>
> => a(A) % X(T) = 0 //3

And here you have successfuly proved the assumption used.

I've seen a lot of pseudoproofs and using P to prove P is quite
common. It's really sad that the vast majority of people can't
distinguish a proof and a pseudoproof.

A correct proof that sizeof(A<T>) is a multiple of the alignment
of T is as follows:

Given the definitions
and
A<T> a[2];
for the type T,
and
Thus,
i.e. sizeof(A<T>) is a multiple of the alignment of T Q.E.D.

AFAICT a "decent compiler" is not covered by the standard and
X(T) == sizeof(A<T>)-sizeof(T)
really depends on it.

Regards,

David Abrahams

Nov 29, 2004, 4:48:07 PM11/29/04
to

> A correct proof that sizeof(A<T>) is a multiple of the alignment
> of T is as follows:
>
> Given the definitions
> and
> A<T> a[2];
> for the type T,

Actually nothing in the standard supports that assumption unless T is
POD. An implementation could build structs as arrays of pointers to
memory that's allocated elsewhere, for example. So addr(a[0]) and
addr(a[0].t) are allowed to have no relationship at all, and subtracting
them could lead to undefined behavior.

Too bad, IMO, because it's a portable assumption in practice and without
it, some very useful programs have undefined behavior.

> and
> Thus,
> i.e. sizeof(A<T>) is a multiple of the alignment of T Q.E.D.

Right.

But, stepping back a moment, what does this tell you? It's not very
interesting to have this information, because sizeof(T) is also a
multiple of the alignment of T. And it very well might be the same as
sizeof(A<T>). With that information you can't even reliably use GCD to
find what you're really interested in, which is probably the least
multiple of the alignment of T you can find.

Anyone interested in a _practical_ algorithm for finding alignment might
look at the implementation of boost::alignment_of in the type traits
library.

--
Dave Abrahams
Boost Consulting
http://www.boost-consulting.com

Ben Hutchings

Nov 29, 2004, 4:44:51 PM11/29/04
to
<snip>
> A correct proof that sizeof(A<T>) is a multiple of the alignment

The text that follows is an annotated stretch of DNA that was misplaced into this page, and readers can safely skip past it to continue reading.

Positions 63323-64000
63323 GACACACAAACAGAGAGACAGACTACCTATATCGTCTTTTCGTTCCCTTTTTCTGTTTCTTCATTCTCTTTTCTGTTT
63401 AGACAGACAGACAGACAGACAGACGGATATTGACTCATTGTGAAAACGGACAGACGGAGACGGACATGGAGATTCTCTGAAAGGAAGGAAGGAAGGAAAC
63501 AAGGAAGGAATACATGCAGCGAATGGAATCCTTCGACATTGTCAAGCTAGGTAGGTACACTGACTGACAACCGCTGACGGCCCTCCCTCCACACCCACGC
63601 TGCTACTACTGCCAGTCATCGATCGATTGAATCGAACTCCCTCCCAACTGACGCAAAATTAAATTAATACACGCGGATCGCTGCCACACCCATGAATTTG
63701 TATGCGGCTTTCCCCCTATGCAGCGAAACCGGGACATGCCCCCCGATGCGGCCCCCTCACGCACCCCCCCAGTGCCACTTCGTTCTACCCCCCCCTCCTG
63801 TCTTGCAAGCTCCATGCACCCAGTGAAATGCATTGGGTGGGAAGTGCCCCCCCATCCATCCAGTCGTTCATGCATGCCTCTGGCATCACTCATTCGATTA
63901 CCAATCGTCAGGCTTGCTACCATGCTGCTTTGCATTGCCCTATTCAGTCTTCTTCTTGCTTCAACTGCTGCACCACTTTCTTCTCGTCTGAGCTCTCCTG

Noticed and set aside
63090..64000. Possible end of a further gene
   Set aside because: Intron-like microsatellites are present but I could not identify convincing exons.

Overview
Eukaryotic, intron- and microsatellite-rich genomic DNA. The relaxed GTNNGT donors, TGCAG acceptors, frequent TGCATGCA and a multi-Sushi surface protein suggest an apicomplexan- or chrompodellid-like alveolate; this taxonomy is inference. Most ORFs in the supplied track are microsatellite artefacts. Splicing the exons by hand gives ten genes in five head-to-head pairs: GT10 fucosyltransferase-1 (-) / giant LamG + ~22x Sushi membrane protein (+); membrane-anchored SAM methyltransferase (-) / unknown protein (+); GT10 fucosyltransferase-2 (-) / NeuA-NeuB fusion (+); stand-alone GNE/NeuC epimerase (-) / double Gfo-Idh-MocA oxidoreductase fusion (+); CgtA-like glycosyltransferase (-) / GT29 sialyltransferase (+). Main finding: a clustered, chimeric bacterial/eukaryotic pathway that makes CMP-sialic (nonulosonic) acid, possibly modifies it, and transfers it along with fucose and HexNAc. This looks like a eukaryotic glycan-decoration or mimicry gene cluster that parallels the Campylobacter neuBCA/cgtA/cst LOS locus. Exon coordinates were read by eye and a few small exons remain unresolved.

> of T is as follows:
>
> Given the definitions
> and
> A<T> a[2];
> for the type T,
> and
> Thus,
> i.e. sizeof(A<T>) is a multiple of the alignment of T Q.E.D.

Similarly, so is sizeof(T).

> AFAICT a "decent compiler" is not covered by the standard and
> X(T) == sizeof(A<T>)-sizeof(T)
> really depends on it.

<snip>

We do know that sizeof(A<T>) - sizeof(T) is a multiple of the
alignment (since both terms are multiples) and we know that it's
non-zero because members can't overlap. So it seems to be a safe
value to use for alignment, even though it could conceivably be
greater than the true value.

--
Ben Hutchings
Reality is just a crutch for people who can't handle science fiction.

Tom

Nov 30, 2004, 6:07:28 AM11/30/04
to
<snip correction>

Thanks for pointing that out.
The error was an oversight while I was trying to write things down into the
email.
As have shown yourself, it's still possible to show that X(A) = n * X(T).

> AFAICT a "decent compiler" is not covered by the standard and
> X(T) == sizeof(A<T>)-sizeof(T)
> really depends on it.

The final result is

X(T) * (n(0) + n(1)) = sizeof(A) - sizeof(T)

Which is still a safe alignment for X, and is as much as I claimed to
calculate.

There are some guarantees regarding n(0) for POD types, but not for user
defined types.

Now my definition of a "decent compiler" is one that doesn't add unnecessary

So for example if you assume 32 bit ints and a 1 byte char,

struct foo
{
char c;

int i;
};

On a "decent compiler" sizeof(foo) would be 8, with n(0) being 1 and n(1)
being 0.

Thanks for the feedback,

Tom

Tom

Nov 30, 2004, 6:06:37 AM11/30/04
to
<snip>

> spaceBefore(c) = 0, because of struct layout requirements.

No, this is only guaranteed by the standard for POD types.
T could be a non-POD, which would also make A<T> non-POD...

> > but because A<T>::t needs to be aligned on a T boundary, we have
> >
>
> spaceAfter(c), respectively?

Yes, sorry.
I tried to rename them from padAfter to spaceAfter, because in non-POD types
there may be more than padding in the class - e.g. the Vfn table pointer.

> If so, then how can you state that the
> offset into the struct must be aligned to T, without previously stating
> that the whole struct must be aligned to T? I'm not saying that a
> struct could have alignment weaker than any one of its members (it
> can't), but you should state that first.

Yes, I made a logical error in the argument, as pointed out by another
poster.
I shot myself in the foot while trying to write down the explanation of the
idea.